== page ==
Carrying Out a Parent Assessment Manual (PAMS)?

Why Instruct a Social Worker Expert Witness To Carry Out a Parent Assessment Manual (PAMS)?

Social workers regularly use a wide variety of tools and assessment methods to understand the needs of the children they represent, including the Parent Assessment Manual (PAMS). The purpose of PAMS is to assess the needs of vulnerable families, including parents with learning disabilities. Based on the information gathered during a PAMS assessment and the professional conclusions reached, social workers can then put in place the necessary interventions to help vulnerable parents and children.

While PAMS is extremely useful and effective, it must be used by social work professionals with relevant skills and experience; often referred to as ‘advanced practitioners’. In this article, we take a closer look at the purpose of PAMS, the information it provides, and why you might instruct a social worker expert witness with expertise in PAMS assessments.

Parent Assessment Manual (PAMS)

When might a PAMS assessment be carried out?

Social workers typically perform a PAMS assessment if a local authority has reason to believe a child is at risk of significant harm, whether physically, emotionally, sexually, or due to neglect. Moreover, PAMS is used where a parent or carer of a child has certain learning needs, and there is a need to assess and determine the extent to which the parent or carer is able to meet the needs of the child or children.

PAMS is understood and recognised by the family Courts, meaning that the evidence it produces can be used when making decisions in court cases (e.g. where they need to make a decision on who should have parental responsibility).

In comparison to many other social work assessments that are entirely standardised and subjective, PAMS is quantitative and evidence-based, allowing social workers to take a broader picture of a parent’s ability to care for their child.

What is involved in a PAMS assessment?

The PAMS assessment looks at a number of dimensions of parenting, including:

  • childcare and development
  • behaviour management
  • independent living skills
  • safety and hygiene
  • parent’s health
  • relationships and support
  • and the impact of the environment and community on parenting.

Social workers carrying out a PAMS assessment use different methods to assess parents and carers, including discussion, observation, written tasks, practical tasks and visual aids. Each parenting skill assessed by the social worker is considered in terms of the parent’s knowledge, ability, and how often they apply the skill in caring for their child. PAMS assessments can be carried out using specialist software or special paper-based forms.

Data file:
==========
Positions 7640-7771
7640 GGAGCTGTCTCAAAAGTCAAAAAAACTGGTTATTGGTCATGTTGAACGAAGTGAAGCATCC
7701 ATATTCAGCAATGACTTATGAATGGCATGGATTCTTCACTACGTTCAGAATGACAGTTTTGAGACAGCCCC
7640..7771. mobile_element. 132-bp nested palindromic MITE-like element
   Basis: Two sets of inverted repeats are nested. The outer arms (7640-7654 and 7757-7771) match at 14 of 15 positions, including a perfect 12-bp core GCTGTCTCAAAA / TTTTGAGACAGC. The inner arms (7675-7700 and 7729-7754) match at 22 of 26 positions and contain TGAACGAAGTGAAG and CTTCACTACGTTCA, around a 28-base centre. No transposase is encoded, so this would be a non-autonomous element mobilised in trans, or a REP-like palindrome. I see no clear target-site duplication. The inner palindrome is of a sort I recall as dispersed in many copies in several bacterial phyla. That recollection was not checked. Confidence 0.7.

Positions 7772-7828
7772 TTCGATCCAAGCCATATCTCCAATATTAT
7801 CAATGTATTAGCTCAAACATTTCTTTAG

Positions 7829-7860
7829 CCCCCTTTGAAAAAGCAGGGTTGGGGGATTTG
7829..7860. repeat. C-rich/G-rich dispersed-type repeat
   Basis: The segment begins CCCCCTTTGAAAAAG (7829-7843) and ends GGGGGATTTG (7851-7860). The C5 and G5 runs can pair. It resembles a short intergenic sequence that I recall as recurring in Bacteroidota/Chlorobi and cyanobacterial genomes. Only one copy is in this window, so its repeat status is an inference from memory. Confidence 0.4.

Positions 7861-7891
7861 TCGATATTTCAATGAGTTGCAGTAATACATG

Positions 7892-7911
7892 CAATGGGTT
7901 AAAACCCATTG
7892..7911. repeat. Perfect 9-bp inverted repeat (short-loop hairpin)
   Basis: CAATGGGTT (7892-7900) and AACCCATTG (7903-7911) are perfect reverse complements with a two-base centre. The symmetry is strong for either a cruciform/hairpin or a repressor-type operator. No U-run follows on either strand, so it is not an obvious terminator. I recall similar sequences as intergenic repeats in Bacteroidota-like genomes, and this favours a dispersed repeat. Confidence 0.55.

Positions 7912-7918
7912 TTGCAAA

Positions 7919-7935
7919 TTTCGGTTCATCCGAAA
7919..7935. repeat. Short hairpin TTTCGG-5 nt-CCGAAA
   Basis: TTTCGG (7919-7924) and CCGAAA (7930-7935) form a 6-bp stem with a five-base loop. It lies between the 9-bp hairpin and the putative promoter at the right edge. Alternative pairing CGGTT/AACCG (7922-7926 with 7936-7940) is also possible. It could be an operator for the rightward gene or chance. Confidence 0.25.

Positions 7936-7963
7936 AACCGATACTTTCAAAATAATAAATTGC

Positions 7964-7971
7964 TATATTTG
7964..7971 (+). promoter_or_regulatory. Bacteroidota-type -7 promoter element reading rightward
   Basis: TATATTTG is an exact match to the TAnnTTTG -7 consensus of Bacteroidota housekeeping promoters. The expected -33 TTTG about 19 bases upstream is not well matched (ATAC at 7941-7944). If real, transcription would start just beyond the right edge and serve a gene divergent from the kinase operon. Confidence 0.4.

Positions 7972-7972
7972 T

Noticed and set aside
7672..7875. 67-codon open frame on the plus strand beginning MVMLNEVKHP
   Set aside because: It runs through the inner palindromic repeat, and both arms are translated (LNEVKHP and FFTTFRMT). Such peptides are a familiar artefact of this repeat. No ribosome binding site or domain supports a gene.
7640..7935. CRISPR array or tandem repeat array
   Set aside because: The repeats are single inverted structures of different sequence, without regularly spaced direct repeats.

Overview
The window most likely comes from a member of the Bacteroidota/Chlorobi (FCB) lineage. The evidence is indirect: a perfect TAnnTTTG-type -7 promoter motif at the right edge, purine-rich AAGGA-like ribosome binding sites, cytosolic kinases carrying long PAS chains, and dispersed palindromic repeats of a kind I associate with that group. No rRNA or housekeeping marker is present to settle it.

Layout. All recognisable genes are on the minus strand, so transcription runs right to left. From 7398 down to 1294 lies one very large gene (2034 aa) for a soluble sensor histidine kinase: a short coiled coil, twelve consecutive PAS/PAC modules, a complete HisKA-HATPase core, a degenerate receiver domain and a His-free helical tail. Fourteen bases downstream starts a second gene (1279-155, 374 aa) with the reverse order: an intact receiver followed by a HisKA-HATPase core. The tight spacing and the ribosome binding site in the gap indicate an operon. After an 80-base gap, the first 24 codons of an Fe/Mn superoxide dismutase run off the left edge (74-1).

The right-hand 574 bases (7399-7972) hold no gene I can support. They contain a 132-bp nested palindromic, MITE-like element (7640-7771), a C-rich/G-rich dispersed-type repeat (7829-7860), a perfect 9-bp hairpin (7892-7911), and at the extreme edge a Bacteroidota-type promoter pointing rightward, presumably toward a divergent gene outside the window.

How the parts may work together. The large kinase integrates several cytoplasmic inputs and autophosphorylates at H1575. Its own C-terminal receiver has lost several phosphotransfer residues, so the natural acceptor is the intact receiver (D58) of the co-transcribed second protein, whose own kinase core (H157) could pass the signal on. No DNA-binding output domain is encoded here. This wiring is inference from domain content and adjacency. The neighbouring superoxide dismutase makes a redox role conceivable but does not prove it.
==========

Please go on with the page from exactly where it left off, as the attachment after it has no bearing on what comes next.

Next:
Why might a social worker expert witness be asked to carry out a PAMS assessment?

There are several reasons that an independent social worker expert witness may be asked to work on a PAMS assessment. As outlined above, they may be asked to carry out a PAMS assessment where a local authority lacks the resources to complete the necessary work in a timely manner. Where concerns have been raised about the welfare of a child who is being looked after by a parent or carer with learning disabilities, carrying out a timely assessment may be essential to ensure their safety and well-being.

An independent social workers expert witness may also be asked to review the contents of an existing PAMS assessment to determine if it was completed competently and if the recommendations within the report were followed up and actioned appropriately. Where there are doubts regarding whether a PAMS assessment was performed correctly, an expert witness may be asked to repeat the process.

Social worker expert witnesses may also be instructed to provide a professional opinion on a PAMS assessment and write an expert witness report. An expert witness report will normally draw on other details and information relevant to the case to provide a complete picture. This is important because PAMS does not provide clear measurements and cut-off criteria as to whether the parenting or care being provided is sufficient and, therefore, requires a high level of experience to make a professional judgement.

Where the parenting matter is to be considered by a family Court, depending on the circumstances of the case, a social worker expert witness may be asked to carry out a PAMS assessment before or during proceedings. Where possible, PAMS should be undertaken before court proceedings to allow sufficient time to complete the assessment and provide the required information to the Court.

Final words

PAMS provides an extremely effective tool when working with and assessing parents and carers with learning disabilities where there are child protection concerns. If used by an experienced practitioner, it can be used to ensure parents and carers have the skills and resources they need to care for their child/ren effectively or to make other decisions if they lack the capacity to do so. Social worker expert witnesses can play a key role at any stage where a PAMS assessment is required, whether before or during court proceedings. An expert witness report that draws on a PAMS assessment and combines this with other relevant information can be instrumental in making recommendations that then ensure the best interests of the parent and child are protected.

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